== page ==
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Classic tracks

Vintage cars revive the genteel spirit of train trips across California.

August 24, 2008|Jay Jones | Special to The Times

Carol Voss will never forget her first cross-country train trip, in the front seat of the Vista Dome on the new California Zephyr.

That was in the summer of 1949, when automobiles and airplanes had yet to lure many transcontinental travelers off trains. A young girl at the time, Voss and her family were among the first to ride the shiny Zephyr, which had been launched just four months earlier.

"Everyone was dressed up," Voss says. "The men were wearing suits and hats." She wore a hat, too, and a new dress.

Voss reminisces as she and her husband, Carl, ride the rails across the Central Valley. Once again, she's in the Vista Dome, although this time someone else is sitting up front. It's a Saturday in April, and the old rail car is attached to Amtrak's San Joaquins train for an all-day excursion from Oakland to Bakersfield and back.

Thanks to the hard work of some die-hard train buffs, modern-day travelers are once again able to enjoy elegant rail journeys in vintage cars.

About once a month, passengers climb aboard the classic rail cars for a trip back in time. The cars are coupled to Amtrak trains on scheduled runs, such as the ones between Los Angeles and Oakland and between Emeryville and Reno. The trips aren't cheap; a ticket for the round-trip between Oakland and Bakersfield costs $225, more than double the fare in an Amtrak coach. Still, many of the excursions sell out weeks in advance.

Today, the Vosses and I are aboard the Silver Lariat, one in a fleet of distinctive, stainless-steel passenger cars built in 1948 for the launch of the California Zephyr. After being retired from the Amtrak fleet in 1980, the car was left to rust in a Seattle railyard, providing accommodations only to vagrants, until Burt Hermey came to the rescue. At an auction in 1985, the Costa Mesa man bid $11,427 for the car -- and won. Later, he bought a second old Zephyr car, the Silver Solarium.

In the next several years, he and his partner, Alvin Bishop, spent more than $400,000 restoring the Lariat to its original grandeur. The bulk of the money went for parts; the two men did most of the work themselves. It was a labor of love.

Hermey's passion for trains -- just like Carol Voss' -- dates to childhood. Growing up in Los Angeles, Hermey got his first Lionel train set when he was 4. In 1956, he too made the 2,400-mile journey from California to Illinois aboard the Zephyr.

"I guess the hook was set," he says with a chuckle.

Coincidentally, Hermey's boyhood home in West L.A. was just a few blocks from that of Rod Fishburn, another baby boomer with a taste for trains. At a young age, Fishburn became a regular at the Allied Model Trains store on Pico Boulevard. Later, he got a job selling and repairing toy trains. As an adult, he and his wife, Ellen, took out a second mortgage on their Tujunga home to buy a worn-out old Pennsylvania Railroad car, which they lovingly restored for use on excursions.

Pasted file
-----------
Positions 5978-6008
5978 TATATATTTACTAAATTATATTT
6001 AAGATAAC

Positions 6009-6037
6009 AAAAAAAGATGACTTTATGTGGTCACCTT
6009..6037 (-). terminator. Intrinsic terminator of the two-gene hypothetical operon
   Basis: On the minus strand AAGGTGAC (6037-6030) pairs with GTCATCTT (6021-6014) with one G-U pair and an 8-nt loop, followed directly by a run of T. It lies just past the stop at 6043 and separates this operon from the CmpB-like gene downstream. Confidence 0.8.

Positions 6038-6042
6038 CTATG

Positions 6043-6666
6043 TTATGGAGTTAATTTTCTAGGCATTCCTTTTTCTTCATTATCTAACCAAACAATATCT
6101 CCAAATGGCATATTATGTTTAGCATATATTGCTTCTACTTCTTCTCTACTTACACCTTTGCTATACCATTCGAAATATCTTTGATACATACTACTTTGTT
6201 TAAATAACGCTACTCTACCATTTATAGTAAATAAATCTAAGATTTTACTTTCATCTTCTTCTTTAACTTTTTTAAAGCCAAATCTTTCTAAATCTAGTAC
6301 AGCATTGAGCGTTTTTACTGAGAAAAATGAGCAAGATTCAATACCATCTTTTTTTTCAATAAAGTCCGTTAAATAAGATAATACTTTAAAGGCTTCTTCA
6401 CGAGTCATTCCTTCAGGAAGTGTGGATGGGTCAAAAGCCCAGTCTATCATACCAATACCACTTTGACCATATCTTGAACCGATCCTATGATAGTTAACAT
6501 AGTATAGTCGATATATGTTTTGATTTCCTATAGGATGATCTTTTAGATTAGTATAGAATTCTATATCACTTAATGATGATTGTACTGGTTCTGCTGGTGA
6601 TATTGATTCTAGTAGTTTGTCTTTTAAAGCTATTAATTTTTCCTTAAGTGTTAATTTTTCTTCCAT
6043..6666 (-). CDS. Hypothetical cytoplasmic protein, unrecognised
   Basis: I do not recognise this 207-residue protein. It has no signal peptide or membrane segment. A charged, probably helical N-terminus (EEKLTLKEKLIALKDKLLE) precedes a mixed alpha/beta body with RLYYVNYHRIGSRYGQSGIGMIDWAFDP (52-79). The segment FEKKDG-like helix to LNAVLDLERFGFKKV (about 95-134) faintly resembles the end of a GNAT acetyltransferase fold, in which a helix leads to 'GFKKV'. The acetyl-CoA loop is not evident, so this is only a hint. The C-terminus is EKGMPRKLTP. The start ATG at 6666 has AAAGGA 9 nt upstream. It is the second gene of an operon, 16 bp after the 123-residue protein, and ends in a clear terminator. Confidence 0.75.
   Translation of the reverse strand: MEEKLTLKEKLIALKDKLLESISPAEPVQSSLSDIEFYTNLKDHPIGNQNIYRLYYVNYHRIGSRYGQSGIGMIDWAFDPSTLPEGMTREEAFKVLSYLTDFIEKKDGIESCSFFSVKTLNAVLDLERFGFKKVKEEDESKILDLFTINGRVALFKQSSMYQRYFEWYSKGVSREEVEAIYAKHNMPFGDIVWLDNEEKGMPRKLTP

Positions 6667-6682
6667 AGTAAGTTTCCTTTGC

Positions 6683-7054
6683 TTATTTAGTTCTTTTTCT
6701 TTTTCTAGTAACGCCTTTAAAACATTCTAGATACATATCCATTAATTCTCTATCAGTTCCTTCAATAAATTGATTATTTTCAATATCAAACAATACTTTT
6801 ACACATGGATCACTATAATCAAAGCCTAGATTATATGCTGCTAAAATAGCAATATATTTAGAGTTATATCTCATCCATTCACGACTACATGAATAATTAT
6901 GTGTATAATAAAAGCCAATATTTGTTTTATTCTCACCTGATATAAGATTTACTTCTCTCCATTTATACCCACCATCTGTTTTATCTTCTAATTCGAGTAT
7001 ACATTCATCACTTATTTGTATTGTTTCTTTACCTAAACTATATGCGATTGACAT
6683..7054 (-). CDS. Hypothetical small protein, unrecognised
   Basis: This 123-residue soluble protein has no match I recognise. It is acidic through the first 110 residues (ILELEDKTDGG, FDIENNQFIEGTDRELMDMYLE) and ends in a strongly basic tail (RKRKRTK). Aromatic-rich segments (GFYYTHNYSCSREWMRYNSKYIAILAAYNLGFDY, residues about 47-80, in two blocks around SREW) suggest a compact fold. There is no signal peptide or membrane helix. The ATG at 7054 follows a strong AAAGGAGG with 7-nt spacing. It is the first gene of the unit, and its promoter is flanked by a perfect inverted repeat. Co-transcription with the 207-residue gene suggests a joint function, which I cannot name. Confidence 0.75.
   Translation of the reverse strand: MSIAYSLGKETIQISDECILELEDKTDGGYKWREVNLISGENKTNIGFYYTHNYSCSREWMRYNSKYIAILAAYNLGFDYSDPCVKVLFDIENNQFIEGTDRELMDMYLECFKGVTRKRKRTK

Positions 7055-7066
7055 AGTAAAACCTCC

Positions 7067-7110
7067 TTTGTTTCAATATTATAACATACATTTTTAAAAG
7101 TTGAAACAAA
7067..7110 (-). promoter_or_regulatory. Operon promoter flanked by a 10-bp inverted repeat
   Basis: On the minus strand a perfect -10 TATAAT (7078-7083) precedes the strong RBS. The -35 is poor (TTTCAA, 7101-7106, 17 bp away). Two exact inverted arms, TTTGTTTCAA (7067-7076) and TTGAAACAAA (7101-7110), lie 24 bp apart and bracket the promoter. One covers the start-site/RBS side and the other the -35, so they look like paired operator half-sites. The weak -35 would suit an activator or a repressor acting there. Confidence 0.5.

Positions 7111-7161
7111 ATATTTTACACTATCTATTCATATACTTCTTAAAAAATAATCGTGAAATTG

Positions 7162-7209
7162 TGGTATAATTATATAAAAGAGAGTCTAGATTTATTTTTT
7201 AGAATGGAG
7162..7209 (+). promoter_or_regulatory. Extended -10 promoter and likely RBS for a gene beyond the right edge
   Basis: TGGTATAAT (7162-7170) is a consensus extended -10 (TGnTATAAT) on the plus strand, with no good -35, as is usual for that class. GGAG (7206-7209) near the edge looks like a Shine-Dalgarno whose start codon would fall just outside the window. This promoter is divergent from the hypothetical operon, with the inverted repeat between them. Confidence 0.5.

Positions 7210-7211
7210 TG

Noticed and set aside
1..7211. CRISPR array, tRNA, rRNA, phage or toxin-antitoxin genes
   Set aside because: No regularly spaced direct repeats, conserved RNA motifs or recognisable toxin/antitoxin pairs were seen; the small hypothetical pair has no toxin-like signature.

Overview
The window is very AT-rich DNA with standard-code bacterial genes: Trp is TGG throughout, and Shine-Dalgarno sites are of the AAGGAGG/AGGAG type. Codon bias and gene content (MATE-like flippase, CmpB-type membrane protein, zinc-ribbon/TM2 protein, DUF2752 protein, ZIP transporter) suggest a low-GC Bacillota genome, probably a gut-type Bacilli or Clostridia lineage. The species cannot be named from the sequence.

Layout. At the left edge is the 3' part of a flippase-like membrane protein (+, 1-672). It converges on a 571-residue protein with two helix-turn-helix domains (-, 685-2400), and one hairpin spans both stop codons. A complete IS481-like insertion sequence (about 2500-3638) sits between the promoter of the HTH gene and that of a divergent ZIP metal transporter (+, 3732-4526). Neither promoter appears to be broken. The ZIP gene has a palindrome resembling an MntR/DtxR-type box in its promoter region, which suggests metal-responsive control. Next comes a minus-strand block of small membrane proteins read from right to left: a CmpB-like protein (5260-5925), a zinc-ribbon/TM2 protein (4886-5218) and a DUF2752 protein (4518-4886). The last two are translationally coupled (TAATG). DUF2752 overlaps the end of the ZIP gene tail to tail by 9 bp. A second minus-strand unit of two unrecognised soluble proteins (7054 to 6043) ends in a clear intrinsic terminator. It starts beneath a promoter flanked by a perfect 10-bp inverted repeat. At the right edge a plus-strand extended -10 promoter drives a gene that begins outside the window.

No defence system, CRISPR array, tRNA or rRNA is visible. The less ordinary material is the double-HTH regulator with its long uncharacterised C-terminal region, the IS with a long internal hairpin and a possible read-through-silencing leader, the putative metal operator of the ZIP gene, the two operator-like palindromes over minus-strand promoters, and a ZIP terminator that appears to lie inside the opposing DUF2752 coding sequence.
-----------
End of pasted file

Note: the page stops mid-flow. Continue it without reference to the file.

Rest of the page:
"Instead of being train operators, we were plumbers, painters and mechanics," he says, sitting inside his lounge car behind Union Station in downtown L.A. The Fishburns spent "somewhere over $200,000" on restoration. On many of the excursions, depending on demand, his car Colonial Crafts accompanies Hermey's Silver Lariat and Silver Solarium.

Back aboard the Silver Lariat, it's just after 7:30 a.m. The buildings of downtown Oakland are still in sight as car attendants begin serving breakfast, which includes fresh fruit plus pumpkin-spiced coffee cake, freshly baked in the galley. Several of my fellow passengers begin the journey with Bloody Marys, because drinks are included in the ticket price.

Leaving the Bay Area, the Amtrak train -- with Hermey's two cars in tow -- heads inland for the six-hour journey through farm fields and orchards. The scenery isn't nearly as awe-inspiring as that of some of the other excursions, such as those over Donner Pass or along the Pacific Coast. Still, the time flies as we swap stories while the attentive servers freshen our drinks. No one's nose is buried in a book.

"When this car was running back and forth between Chicago and California, you never got this kind of service," says Joe Harper, a rail buff from Centralia, Wash., who's aboard the Lariat on the way to Bakersfield. "This is a first-class train. There's no Amtrak train that's going to give you this kind of service."

South of Fresno, lunch is served. We're treated to a crab, mango and avocado salad, with crumbly, warm corn bread on the side. It's served on custom china bearing the original Zephyr logo.

Two hours in Bakersfield gives us plenty of time to stretch our legs before the return trip north.

Because there's little to see within walking distance of the station, most of us spend a few minutes snapping photos before getting back on board to inquire about what's cooking for dinner.

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